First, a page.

@164 So ... SPD is blackmailing the city in order to force voters to choose the candidates "they" like - and in order to do a job they're supposed to do irrespective of voters' elected choices? Sorry, but that's not what democracy looks like. That's organized crime.
@161 Get ready to be annoyed a whole lot more, Sockpuppet.
@160 Hey dick brain, have you noticed how no one except your far right-wing sock puppets talk to you anymore? Do you honestly think anyone in Seattle is reading the garbage you've been posting 24/7 at The Stranger, and for years on end? How sad, you alone in your bathtub of hallucinations and projected hate, and your sorry ventriloquist act. What happened to you anyway, "tensor" ? The University of Washington wouldn't accept you into their physics program? Mommy and Daddy couldn't buy their stupid spoiled brat a ticket? So you went into their real estate instead? BTW - you know what you think about doing to yourself sometimes? Do everyone a favor and do it. Asshole.
My posts speak for themselves - no one else does, least of all a rabid foaming-at-the-mouth closet Nazi - rejected by the top public university in the country - who then decided to spend the rest of their miserable life haunting The Stranger forums with their hatred and contempt for the progressive city of Seattle. Up yours, dick brain.
How did I miss this?
"We also want an out queer back on the council. So there.
In 1991, Seattle's voters elected Sherry Harris to a City Council seat (all Council seats being at-large, back then) on the grounds she was an out queer black. She did such a miserable job of representing minorities (or anyone, really) that four years later, a local drag performer (I can't seem to recall his name after all this time -- Sam Bandage? Bam Sausage? San Davage? anyway...) appeared at a fund-raiser for Harris' opponent as "Scary Harris." Harris then became a one-term wonder.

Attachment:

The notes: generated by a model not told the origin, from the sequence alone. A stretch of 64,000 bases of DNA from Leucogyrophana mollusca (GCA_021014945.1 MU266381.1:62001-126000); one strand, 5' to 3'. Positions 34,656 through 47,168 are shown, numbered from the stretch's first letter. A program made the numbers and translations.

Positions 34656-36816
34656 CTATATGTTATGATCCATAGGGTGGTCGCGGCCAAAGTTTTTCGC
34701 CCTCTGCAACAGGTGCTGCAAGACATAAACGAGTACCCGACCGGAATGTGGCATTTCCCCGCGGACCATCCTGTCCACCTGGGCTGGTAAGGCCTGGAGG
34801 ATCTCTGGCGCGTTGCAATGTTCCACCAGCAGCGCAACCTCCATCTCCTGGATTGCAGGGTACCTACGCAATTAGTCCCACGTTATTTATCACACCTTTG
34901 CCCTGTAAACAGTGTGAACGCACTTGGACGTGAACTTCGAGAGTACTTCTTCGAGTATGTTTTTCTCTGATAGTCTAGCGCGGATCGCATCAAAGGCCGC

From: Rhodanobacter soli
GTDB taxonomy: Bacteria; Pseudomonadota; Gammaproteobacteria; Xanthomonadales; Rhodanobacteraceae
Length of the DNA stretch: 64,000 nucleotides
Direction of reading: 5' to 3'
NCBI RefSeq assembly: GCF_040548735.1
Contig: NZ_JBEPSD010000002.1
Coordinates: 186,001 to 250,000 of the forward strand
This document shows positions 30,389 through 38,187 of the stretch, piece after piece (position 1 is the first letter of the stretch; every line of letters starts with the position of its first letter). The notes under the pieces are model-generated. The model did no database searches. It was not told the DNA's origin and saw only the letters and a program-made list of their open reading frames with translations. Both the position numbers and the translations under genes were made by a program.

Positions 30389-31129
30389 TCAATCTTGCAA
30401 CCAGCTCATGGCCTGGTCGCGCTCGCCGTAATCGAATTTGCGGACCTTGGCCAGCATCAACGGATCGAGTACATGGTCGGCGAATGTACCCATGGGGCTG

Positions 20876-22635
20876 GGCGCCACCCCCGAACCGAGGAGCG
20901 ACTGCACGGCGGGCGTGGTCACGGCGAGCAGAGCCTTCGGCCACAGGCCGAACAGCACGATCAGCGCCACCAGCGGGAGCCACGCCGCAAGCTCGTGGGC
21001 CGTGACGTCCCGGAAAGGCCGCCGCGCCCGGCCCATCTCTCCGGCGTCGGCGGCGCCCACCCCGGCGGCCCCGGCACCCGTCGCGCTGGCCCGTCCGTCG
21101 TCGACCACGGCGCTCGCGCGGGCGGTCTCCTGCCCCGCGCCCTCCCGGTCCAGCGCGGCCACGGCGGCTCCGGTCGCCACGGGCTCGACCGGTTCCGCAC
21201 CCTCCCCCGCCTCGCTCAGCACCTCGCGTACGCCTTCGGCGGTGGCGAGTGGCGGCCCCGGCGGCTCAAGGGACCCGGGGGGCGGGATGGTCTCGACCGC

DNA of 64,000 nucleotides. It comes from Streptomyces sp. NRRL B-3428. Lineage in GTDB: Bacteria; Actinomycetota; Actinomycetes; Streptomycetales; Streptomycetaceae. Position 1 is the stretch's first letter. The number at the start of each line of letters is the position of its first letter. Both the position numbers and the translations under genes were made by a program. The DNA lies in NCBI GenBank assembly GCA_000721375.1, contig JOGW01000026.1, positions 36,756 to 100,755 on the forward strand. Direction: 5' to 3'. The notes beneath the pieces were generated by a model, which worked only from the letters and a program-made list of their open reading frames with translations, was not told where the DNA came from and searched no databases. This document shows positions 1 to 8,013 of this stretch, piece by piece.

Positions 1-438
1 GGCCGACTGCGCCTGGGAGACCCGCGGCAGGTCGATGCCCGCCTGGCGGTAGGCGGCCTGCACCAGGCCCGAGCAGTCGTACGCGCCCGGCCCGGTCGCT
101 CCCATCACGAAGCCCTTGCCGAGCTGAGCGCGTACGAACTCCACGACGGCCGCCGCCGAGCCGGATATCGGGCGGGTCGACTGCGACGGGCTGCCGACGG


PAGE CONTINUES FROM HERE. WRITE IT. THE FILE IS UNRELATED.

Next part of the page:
So be careful what you wish for.
@165 WTF are you talking about??? SPD blackmailing the city? Have you lost your mind? How do you expect them anyone to do their job with this little community support? You keep talking about helping out EVERYONE ELSE, except the police. Do you understand what law enforcement means? A concept that is part of EVERY civilized society, since the beginning of time? Do you think the guy throwing a lime scooter at you from an overpass while you’re driving your kid to school will listen to your bullshit and just happily not do it? Do you think the guys that shot up 3rd ave last year would just listen to you and your theorizing about democracy? GTFOH you imbecile. As a taxpayer I want to see results. Whatever weak tea the Stranger is serving here will give us more of what we got already.